DES MOINES — Two days after their confrontation in Thursday night's debate, Sen. Marco Rubio and Gov. Chris Christie continued to duke it out for 2016 supremacy as both spent their Saturday courting potential caucus-goers in Iowa.
The two, who mixed it up after a week-long back-and-forth after attacks from Rubio's super political action committee (Conservative Solutions PAC), each used rehearsed broadsides against each other with only 15 days until the first-in-the-nation caucus.
Sitting in the third spot behind Sen. Ted Cruz and Donald Trump, Rubio has kept up his recent lines of attack against the New Jersey governor, hitting him over past stances on Common Core and gun control, as well as Christie's 2009 support for confirming Sonia Sotomayor to the Supreme Court. Christie disputes taking those positions.
"There's some policy differences between us," Rubio told a standing-room crowd in Johnston. "He supported Common Core, he supports gun control ... and one of the things he supported was Sonia Sotomayor for the Supreme Court. I would never support something like that."
Rubio noted the next president could have up to four Supreme Court nominations to make. He said he'd nominate judges like Antonin Scalia and Clarence Thomas.
"I should have brought it with me — I actually have Chris Christie's press release with the letter head on it saying he supports Sotomayor's confirmation not once, but twice. That's a fact," Rubio told reporters afterwards. "He supported Common Core. That's a fact."
While Rubio would like to gain on Cruz and Trump, who have assumed nearly all authority in Iowa since November after the fall of Dr. Ben Carson, equally important is holding the New Jersey governor at bay in Iowa before the New Hampshire primary, where Christie is betting on success.
Since receiving the endorsement of the newspaper the Union Leader in late November, Christie has edged into the top give in the Granite State with 9.2 percent, according to the latest RealClearPolitics. He has been unable to catch Rubio, who lags well behind Trump.
Christie touts his executive experience in a bid to distinguish himself from rivals.
"I'd like to do as well as I can, but I've said all along my initial goal in this was to be the No. 1 governor," Christie told reporters after yet another marathon town hall in Fort Dodge. "If I can be the No. 1 governor coming out of here, I feel I'll have had a pretty good night."
"There's a difference between having run something before and not having run something before. This is not a new argument for me," Christie said. "The fact is, we tried a first-term senator who never ran a thing in their lives [sic] before, and I don't think that by changing that person's philosophy politically that that's going to make that person more competent to run the government."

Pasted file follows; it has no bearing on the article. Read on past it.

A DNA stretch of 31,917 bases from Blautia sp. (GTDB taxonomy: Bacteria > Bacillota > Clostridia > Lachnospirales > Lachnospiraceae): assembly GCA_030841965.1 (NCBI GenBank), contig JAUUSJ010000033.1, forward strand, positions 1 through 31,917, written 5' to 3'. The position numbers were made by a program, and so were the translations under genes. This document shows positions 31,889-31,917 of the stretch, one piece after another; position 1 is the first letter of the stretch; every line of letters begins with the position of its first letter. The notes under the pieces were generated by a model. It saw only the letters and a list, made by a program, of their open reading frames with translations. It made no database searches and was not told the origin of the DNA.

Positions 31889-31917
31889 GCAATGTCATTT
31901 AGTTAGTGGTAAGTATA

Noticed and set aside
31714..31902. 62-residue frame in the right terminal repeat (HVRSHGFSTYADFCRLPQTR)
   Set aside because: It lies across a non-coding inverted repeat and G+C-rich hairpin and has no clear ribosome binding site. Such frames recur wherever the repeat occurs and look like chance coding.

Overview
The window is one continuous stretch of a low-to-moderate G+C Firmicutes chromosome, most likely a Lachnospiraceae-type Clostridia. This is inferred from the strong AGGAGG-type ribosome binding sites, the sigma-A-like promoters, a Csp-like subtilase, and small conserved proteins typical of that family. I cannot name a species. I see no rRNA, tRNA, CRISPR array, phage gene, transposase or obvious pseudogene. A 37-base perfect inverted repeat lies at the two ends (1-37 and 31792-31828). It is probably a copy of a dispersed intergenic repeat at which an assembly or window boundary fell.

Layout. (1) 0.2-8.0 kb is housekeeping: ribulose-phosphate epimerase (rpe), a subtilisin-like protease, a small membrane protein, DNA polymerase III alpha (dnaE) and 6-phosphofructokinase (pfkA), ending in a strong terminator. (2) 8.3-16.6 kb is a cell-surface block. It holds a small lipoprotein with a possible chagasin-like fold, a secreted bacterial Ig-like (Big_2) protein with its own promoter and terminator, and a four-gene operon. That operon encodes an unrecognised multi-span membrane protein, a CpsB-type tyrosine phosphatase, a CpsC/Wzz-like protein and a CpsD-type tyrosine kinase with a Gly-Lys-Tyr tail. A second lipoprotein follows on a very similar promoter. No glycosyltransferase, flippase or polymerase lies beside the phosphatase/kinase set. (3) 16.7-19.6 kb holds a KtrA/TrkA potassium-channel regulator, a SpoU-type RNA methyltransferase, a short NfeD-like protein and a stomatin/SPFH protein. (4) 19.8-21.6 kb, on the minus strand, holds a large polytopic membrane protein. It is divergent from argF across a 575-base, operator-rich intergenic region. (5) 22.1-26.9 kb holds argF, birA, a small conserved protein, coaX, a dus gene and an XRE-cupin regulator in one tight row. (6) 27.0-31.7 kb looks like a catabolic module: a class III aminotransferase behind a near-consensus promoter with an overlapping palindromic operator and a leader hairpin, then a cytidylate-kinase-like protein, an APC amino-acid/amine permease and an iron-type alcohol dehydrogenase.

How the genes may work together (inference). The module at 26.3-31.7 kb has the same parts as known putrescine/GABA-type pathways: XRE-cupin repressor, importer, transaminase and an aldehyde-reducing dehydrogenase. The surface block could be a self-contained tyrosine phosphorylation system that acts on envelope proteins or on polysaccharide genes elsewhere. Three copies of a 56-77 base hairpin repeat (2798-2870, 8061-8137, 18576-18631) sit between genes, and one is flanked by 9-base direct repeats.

In the process, Christie took a shot at Rubio, who's cited Senate dysfunction as the reason he is not seeking re-election in November. Last week, Rubio told a Cedar Rapids crowd that members of Congress cannot set the agenda in Washington.
Christie has jumped on those remarks.
"Marco was elected in 2010. He spent a good part of the last year or two not being in the Senate, bragging about not going to the Senate 'cause he says it's worthless, it's not interesting," Christie said. "I also agree with Marco when he said a week ago or so that senators or congressmen can't fix America's problems."
Pitfalls await Christie in Iowa. Besides his continued battle with Rubio, Christie is looking to top Carson and former Florida Gov. Jeb Bush.
"It's time," Christie said when asked what his biggest challenge is over the next two weeks. "You want to meet as many people as you can. If you guys talked to any of those folks in there tonight, we came out with a lot of converts tonight. But it's time and it's 12 different candidates for them to have to choose from and get through all the commercials and the mailers and all the rest of it. So just a matter of trying to differentiate yourself."
Christie is set to hold three events in the state on Sunday, with Rubio back in the state on Monday for five of his own.Rubio is third in the Washington Examiner's presidential power rankings, while Christie is fourth.